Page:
If there's anything Reading Rainbow host LeVar Burton has in common with Mr. Rogers' Neighborhood's Fred Rogers is that their respective children's programs created enduring memories for their audience that stood the test of time. While promoting his documentary Butterfly in the Sky about his long-running PBS series (1983-2006), Burton appeared on The View to talk about how Rogers provided guidance that helped his career. It premiered at the 2022 Tribeca Film Festival.
The Star Trek: The Next Generation & Picard star initially thought the idea of using television to educate children seemed "counterintuitive" in the early 1980s. "People at that time thought that television was the death knell of educating America's kids and he was confident Reading Rainbow would work," he said. "I believed [television] could be a really powerful ally, and that's kind of what I've built this part of my career on. Using the prevailing technology to promote literature, whether it's television — that engagement factor — tablet computers, this is kind of what I do."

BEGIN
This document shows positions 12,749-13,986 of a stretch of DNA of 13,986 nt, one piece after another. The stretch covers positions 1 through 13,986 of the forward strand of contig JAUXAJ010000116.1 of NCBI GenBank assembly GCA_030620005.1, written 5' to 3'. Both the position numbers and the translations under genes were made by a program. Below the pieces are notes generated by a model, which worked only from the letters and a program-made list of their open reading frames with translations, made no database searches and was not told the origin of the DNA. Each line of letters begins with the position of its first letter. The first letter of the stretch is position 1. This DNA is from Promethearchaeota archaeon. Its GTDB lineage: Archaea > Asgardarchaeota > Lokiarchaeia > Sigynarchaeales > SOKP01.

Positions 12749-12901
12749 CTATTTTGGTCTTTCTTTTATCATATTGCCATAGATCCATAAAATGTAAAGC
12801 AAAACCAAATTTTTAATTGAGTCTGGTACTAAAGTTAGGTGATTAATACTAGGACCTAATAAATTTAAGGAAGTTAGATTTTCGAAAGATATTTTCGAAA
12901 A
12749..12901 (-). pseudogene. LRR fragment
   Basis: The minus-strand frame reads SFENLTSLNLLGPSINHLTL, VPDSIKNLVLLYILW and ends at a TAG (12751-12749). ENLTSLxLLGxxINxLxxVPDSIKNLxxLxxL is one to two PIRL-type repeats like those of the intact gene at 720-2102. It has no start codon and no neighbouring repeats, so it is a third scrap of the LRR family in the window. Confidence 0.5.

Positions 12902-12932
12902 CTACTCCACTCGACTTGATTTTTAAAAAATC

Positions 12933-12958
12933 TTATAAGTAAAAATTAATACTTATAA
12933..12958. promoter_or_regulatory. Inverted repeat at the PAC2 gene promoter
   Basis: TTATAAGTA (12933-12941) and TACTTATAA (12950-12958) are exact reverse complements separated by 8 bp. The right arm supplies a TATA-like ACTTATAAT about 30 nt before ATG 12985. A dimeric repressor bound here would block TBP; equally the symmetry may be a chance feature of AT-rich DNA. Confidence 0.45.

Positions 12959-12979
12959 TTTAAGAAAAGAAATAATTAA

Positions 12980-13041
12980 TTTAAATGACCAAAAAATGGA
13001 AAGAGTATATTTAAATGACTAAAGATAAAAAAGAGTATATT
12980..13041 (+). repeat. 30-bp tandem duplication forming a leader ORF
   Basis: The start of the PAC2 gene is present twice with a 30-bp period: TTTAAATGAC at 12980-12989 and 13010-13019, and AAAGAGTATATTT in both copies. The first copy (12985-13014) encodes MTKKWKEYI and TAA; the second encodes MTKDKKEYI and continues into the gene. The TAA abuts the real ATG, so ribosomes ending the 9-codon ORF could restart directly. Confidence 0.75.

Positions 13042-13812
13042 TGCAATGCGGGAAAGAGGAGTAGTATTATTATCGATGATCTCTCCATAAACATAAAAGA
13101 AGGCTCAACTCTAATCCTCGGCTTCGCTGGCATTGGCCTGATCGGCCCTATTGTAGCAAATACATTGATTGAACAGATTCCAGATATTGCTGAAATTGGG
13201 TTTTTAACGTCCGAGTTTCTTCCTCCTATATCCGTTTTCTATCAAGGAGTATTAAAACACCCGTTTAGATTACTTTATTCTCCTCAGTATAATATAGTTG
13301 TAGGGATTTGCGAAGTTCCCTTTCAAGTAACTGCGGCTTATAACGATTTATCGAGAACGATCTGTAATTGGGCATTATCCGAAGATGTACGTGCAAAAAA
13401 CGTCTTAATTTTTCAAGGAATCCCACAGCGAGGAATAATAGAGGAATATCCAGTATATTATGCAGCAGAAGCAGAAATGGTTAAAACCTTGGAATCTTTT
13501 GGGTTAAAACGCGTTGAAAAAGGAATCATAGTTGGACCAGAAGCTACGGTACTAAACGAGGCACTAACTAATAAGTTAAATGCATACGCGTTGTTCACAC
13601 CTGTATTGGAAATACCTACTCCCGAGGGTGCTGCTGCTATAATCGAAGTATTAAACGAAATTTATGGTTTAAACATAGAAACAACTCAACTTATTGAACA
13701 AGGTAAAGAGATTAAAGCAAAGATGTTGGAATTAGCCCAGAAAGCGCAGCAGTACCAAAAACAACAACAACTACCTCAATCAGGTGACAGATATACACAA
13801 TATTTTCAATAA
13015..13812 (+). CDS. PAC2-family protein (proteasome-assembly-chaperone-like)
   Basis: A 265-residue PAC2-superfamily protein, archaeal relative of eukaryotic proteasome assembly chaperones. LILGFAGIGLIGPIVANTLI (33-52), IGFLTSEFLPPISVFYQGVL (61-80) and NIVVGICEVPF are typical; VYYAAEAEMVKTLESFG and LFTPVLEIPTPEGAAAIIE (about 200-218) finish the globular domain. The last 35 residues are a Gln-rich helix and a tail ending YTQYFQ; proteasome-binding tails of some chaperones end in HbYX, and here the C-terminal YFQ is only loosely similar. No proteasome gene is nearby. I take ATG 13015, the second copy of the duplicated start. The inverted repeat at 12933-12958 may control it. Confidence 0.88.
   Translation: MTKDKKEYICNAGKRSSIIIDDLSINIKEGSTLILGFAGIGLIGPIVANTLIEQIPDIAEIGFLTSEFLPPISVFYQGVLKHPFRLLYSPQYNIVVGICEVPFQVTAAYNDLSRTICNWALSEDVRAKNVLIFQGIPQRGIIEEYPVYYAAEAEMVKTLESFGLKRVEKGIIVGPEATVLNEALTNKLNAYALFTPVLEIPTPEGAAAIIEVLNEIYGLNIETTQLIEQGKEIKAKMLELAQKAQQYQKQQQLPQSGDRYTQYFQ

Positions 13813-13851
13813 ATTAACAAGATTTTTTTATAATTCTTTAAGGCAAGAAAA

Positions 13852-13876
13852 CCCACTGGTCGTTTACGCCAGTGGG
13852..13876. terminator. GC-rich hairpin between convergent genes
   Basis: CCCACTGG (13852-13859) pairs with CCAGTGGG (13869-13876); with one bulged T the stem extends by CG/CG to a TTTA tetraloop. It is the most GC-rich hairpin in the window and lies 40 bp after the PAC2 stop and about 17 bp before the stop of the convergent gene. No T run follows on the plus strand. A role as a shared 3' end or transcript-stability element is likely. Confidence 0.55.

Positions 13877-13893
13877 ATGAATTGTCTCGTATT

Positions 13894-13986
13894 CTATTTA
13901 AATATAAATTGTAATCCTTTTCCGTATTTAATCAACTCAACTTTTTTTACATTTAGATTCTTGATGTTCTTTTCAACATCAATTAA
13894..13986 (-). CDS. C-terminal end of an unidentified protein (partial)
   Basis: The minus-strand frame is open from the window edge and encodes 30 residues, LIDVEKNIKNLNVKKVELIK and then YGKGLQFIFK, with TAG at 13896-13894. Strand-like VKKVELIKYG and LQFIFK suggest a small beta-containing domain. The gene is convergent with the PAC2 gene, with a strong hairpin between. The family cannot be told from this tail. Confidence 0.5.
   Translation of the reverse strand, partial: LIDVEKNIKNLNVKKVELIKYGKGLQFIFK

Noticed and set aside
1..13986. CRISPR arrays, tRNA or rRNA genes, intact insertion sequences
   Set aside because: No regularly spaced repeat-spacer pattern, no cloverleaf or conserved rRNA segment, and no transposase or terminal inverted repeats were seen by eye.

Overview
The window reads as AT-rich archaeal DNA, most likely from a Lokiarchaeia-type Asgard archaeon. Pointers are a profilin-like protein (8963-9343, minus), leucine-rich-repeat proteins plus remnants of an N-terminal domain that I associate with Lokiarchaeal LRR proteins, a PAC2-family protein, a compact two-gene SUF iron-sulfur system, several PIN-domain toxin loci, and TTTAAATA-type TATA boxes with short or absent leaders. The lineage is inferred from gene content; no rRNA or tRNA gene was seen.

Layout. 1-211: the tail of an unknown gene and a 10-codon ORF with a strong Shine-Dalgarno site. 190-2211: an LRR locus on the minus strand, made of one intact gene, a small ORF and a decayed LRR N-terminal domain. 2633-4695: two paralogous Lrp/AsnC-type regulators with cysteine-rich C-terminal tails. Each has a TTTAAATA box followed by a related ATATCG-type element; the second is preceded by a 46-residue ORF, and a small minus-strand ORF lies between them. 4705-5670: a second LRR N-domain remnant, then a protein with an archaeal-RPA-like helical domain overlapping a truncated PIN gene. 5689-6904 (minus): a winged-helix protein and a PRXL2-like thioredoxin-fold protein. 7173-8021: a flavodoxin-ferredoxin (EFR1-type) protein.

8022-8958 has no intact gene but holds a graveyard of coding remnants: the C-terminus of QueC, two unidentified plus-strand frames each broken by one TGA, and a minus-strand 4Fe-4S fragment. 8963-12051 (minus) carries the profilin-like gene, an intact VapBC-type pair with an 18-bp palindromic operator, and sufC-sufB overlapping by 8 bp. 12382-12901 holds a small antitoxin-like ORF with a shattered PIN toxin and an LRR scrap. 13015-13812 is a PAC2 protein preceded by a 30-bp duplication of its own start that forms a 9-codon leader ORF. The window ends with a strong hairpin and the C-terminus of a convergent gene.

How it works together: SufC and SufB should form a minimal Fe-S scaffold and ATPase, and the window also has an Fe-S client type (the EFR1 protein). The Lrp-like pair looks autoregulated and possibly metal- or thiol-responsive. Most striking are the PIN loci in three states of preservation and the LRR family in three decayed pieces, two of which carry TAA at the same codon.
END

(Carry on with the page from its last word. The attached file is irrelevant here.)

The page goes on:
Burton's own family served as his own early test audience for the idea. "When I first started doing 'Reading Rainbow', my son was very, very young, and I started talking directly to him when I was talking to the audience," he said. "I really think that it helped me develop a rapport — that and Fred Rogers. Mister Rogers was a friend and mentor of mine." The actor shared that the two shared spiritual backgrounds "meeting on the field of service" given Rogers' background as a Presbyterian minister and his own background studying with the Catholic priesthood.
"Using our lives as fodder for something greater than ourselves is a key part of our DNA," Burton said. "Fred really encouraged me to be myself, share my authentic self with the audience, and establish a relationship with them that has paid off. I feel like I'm invested in all of y'all because I helped raise you, a little bit." The actor penned a tribute upon Rogers' death in 2003 for Entertainment Weekly.